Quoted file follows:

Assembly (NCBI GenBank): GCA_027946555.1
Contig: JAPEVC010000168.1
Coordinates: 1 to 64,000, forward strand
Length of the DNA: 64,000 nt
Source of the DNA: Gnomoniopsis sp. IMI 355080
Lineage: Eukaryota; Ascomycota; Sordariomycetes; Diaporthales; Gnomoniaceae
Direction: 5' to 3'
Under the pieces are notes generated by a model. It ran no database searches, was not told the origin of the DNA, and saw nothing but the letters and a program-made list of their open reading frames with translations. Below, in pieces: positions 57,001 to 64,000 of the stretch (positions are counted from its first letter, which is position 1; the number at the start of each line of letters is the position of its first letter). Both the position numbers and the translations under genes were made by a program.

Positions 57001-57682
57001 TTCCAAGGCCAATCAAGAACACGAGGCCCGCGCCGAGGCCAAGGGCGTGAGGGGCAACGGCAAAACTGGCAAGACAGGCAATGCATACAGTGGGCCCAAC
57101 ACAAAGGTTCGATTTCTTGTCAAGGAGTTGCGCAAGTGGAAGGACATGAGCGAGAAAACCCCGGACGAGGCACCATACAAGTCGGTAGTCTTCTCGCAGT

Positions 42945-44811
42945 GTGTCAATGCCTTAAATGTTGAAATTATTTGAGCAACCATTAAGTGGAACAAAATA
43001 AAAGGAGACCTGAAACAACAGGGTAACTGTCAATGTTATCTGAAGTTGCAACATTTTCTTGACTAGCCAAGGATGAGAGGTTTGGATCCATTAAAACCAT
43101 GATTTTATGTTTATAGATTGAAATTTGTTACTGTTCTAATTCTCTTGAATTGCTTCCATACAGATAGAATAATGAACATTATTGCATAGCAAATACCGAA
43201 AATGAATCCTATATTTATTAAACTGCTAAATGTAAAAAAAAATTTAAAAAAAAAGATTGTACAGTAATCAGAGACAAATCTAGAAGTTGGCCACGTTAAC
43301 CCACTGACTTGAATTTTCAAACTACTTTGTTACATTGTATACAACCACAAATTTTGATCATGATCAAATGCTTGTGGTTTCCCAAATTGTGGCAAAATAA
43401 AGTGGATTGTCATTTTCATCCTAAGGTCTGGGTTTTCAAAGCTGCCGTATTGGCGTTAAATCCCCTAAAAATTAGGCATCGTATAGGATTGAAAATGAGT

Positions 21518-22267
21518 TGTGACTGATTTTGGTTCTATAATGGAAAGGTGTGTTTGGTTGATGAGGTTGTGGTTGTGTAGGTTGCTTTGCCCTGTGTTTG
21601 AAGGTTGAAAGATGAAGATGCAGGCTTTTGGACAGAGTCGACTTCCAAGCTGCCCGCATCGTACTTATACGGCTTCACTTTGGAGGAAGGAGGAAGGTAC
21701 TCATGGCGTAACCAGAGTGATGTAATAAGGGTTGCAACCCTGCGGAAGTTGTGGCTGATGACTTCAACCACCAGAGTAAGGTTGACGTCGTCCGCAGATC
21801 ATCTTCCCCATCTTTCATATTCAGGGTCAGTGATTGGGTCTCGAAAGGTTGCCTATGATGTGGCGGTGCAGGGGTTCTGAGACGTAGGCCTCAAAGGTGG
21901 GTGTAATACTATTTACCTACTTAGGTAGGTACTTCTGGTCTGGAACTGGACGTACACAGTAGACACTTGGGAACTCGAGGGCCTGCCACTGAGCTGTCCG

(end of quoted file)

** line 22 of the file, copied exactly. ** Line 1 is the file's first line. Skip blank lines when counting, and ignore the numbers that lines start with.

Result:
21701 TCATGGCGTAACCAGAGTGATGTAATAAGGGTTGCAACCCTGCGGAAGTTGTGGCTGATGACTTCAACCACCAGAGTAAGGTTGACGTCGTCCGCAGATC